War crimes tribunalEdit
During the 2008 general election, the Awami League (AL) pledged to establish the tribunals in response to long-standing calls for trying war criminals. The first indictments were issued in 2010. However, the main perpetrators of the war crimes, the Pakistan soldiers, remained out of the reach of the courts.
The government set up the tribunal after the Awami League won the general election in December 2008 with a more than two-thirds majority in parliament. The War Crimes Fact Finding Committee, tasked to investigate and find evidence, completed its report in 2008, identifying 1,600 suspects. Prior to the formation of the ICT, the United Nations Development Programme offered assistance in 2009 on the tribunal's formation. In 2009, the parliament amended the 1973 act that authorised such a tribunal to update it.
Third Hasina administration, 2014–2019Edit
This section needs expansion. You can help by adding to it. (December 2015)
General election were held in Bangladesh on 5 January 2014, in accordance with the constitutional requirement that the election must take place within the 90-day period before the expiration of the term of the Jatiyo Sangshad on 24 January 2014. The elections were controversial, with almost all major opposition parties boycotting and 154 of the total 300 seats being uncontested. Around 21 people were killed on polling day.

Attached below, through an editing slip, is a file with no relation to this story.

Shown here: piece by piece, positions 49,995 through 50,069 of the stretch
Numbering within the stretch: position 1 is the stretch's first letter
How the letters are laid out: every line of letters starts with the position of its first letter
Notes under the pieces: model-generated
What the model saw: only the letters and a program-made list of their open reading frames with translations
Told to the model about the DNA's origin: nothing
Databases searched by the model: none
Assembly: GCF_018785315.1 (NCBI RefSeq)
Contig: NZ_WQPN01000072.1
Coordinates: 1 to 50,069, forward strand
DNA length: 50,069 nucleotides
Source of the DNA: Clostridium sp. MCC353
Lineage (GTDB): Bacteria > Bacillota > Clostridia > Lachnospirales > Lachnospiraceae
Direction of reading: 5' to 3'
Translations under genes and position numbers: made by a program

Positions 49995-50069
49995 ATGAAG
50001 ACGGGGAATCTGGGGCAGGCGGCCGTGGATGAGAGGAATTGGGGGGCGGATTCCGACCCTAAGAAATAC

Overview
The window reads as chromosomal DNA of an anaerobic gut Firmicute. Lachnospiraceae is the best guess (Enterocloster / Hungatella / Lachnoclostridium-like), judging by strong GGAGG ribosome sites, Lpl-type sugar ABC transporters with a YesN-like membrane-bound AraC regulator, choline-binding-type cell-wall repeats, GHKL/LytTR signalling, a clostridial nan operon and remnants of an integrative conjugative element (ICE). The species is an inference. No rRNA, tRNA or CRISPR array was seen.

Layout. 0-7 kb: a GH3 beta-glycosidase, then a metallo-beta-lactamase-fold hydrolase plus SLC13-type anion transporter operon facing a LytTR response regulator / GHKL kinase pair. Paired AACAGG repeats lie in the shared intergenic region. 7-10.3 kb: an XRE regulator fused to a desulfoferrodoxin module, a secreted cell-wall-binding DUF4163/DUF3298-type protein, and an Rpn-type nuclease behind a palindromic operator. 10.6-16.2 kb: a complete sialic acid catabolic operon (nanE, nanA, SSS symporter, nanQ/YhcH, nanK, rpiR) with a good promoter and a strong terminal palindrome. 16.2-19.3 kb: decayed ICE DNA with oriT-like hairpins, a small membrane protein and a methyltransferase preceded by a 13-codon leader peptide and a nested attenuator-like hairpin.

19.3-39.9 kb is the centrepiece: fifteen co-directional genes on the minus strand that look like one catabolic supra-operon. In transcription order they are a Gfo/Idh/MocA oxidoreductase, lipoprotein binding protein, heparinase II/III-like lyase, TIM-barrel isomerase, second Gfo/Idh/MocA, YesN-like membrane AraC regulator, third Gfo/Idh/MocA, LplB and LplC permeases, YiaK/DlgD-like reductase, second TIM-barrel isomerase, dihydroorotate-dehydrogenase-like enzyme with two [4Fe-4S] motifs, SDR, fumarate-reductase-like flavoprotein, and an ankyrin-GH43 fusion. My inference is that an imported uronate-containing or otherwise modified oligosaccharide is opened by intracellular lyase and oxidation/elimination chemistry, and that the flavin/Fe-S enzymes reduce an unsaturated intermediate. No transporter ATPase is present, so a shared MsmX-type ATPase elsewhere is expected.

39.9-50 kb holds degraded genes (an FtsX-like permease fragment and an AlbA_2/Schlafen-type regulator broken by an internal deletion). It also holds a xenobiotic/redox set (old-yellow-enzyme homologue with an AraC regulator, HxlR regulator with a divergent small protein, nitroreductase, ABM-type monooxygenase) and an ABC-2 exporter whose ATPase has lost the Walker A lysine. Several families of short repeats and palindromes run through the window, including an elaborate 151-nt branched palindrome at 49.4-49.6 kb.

2014 Bangladesh anti-Hindu violenceEdit
On 5 January 2014, the 10th general elections were held in Bangladesh. The Opposition Bangladesh Nationalist Party and its ally Jamaat-e-Islami had already boycotted the elections. The buildup to the elections were marred by successive strikes and violence by the opposition parties. After the polls, workers and supporters of the opposition parties began attacking the minority Bengali Hindus. They raped, looted, vandalised, and set the Hindu houses on fire in several districts across the country. Seven persons belonging to the Jamaat-e-Islami and the Bangladesh Nationalist Party were arrested in connection with the attacks. The National Human Rights Commission held the government responsible for the attacks on Hindus after the election.
Attacks on secularistsEdit
From 2013, a number of secularist writers, bloggers and publishers in Bangladesh have been killed or seriously injured in attacks perpetrated by Islamist extremists. The attacks have taken place at a time of growing tension between Bangladeshi secularists, who want the country to maintain its secularist tradition of separation of religion and state, and Islamists, who want an Islamic state. Tensions have also risen as a result of the country's war crimes tribunal, which has recently convicted several members of the opposition Islamist Jamaat-e-Islami party for crimes committed during Bangladesh's bloody war of independence in 1971. Secularists have been calling for harsher penalties for the convicted, with some calling for the Jamaat-e-Islam party itself to be outlawed, drawing the ire of the party's supporters. Responsibility for the attacks on secularists which have since occurred have been claimed by a number of militant groups including Ansarullah Bangla Team, who have frequently justified their attacks on the grounds that their victims are "atheists" and enemies of Islam. Four bloggers had been killed in 2015, but only 4 people were arrested in the murder cases.
Fourth Hasina administration, 2019–presentEdit